- External integrations with database connectors
- Real time dashboards and reporting features
- Custom pricing
- Data visualizations lacking compared to Tableau
- LookML and platform learning curves
- Awful platform for those with a lackluster web connection
Looker is a web-based data management system built as an analytics and data manipulation layer for massive datasets and universes; it is an exceptional business intelligence tool (BI) that can be integrated with a variety of data warehousing services and database systems with external collaboration tools. However, the tool lacks in a few key areas making it a “tied” competitor with similar platforms like Tableau.
Looker: a powerful analysis dashboard
Looker has one of the most visually stunning and simple-to-learn user interfaces in the game. Obviously, the tool will be challenging for new users (more below); however, for the folks who have a general idea of what they’re doing, it’s like remembering how to ride a bicycle.
With that, Looker is a “winner” in the business intelligence space and has been used in organizations of varying sizes from multiple industries. Because of its reach, Looker offers a loadout of tools that integrate with leading collaboration tools and connections with dozens of data warehouses. Most of these database connectors are linked to popular databases and data warehouses like Amazon’s family of databases (Redshift, RDS, Neptune Elasticache, etc.), Oracle, MariaDB, MySQL, and others.
Components of the looker platform that we took issue fit in two main areas. First, it should be noted that LookML, the tool’s proprietary data modeling language, is simple to learn. However, LookML fails to deliver when it can be complicated to manipulate while being costly due to the maintenance cost of ever-changing data models. Plus, your data logic models are limited because summarization of the logic is limited to whether or not the model is inputted to LookML.
Second, Looker–as we’ve seen with similar platforms–is riddled with frustration when it comes to new users. This is especially the case for new users who’ve never used an expansive business intelligence tool. Looker has a fully-packed knowledge base and a dedicated support email. But, these issues are only resolved through extensive use and practice. Looker also has some minor technical quirks that could deteriorate user experience. For example, spotty internet connections could render the web-based tool ultimately useless.
Tableau has better (and more) visualizations
Users seem to be most frustrated with Looker’s library of stock visualizations and the manipulation of such media. Whether its static graphs or a real-time representation of specific metrics, Looker offers powerful visualizations (this is the case, especially, when data is sourced from Microsoft Azure SQL or Amazon Redshift, etc.), but the variety of visualizations is limited.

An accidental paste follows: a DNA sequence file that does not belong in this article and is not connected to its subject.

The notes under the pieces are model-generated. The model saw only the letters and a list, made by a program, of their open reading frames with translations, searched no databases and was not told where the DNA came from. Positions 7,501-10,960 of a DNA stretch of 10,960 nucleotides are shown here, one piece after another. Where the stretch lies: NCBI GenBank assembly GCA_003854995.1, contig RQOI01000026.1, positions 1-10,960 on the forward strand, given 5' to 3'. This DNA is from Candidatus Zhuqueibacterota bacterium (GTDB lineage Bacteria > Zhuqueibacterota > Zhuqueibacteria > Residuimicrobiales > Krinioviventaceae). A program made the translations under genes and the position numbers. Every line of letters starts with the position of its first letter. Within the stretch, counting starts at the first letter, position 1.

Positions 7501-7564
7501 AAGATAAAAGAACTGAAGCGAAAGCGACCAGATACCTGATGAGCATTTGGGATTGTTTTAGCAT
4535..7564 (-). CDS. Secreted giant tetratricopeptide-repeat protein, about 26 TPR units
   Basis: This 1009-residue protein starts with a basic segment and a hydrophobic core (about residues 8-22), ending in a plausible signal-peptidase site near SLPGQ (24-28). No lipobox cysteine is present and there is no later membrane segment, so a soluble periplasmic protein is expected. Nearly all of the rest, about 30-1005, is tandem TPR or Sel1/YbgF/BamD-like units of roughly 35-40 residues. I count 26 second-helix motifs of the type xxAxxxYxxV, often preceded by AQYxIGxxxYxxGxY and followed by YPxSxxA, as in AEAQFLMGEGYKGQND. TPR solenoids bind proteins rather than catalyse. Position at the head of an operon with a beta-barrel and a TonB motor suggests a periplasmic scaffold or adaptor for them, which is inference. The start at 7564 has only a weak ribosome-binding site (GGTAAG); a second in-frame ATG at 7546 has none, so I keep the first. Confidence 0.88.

In turn, Tableau is considered light-years ahead of Looker when it comes to their business intelligence visualizations. Unlike Looker, Tableau can visualize more datasets with more stock visualizations in their library and customization features. For example, in Tableau, you can color-code specific datasets to display revenue growth, whereas Looker fails to add advanced customization due to a rigid conditional formatting feature.
If you are interested in deploying Looker, the pricing will be dependent on the services that you wish to employ to accomplish this goal. According to the pricing page, the company prefers to price their services with a customized approach.
Based on a variety of factors, such as the total number of users, database connections, and scale of deployment, Looker is a fully customized solution for organizations of all size. Whether or not you run a data or business intelligence program for a small organization or a sizeable transnational enterprise, the full use of the platform is available based on the custom components to your plan.
Tableau, in comparison, maintains a fixed, per user per month pricing structure for the various product offering they have. These per-user prices start at $35 per user at the most basic plan to $70 per user at the most advanced plan.
There’s a reason why Looker is one of the most popular business intelligence and data management tools currently available on the market. From its external integrations with a broad suite of data sources and collaboration tools to its business intelligence analytics, your organization will get more than just a granular view of the most ancillary metrics.
On the other hand, Looker is missing powerful customizations for data visualizations, and poor connections can make it unusable. Overall, we recommend Looker if these aren’t pressing concerns.
If you have any feedback on this review or you would like to suggest an app for us to review, please drop us a note – firstname.lastname@example.org.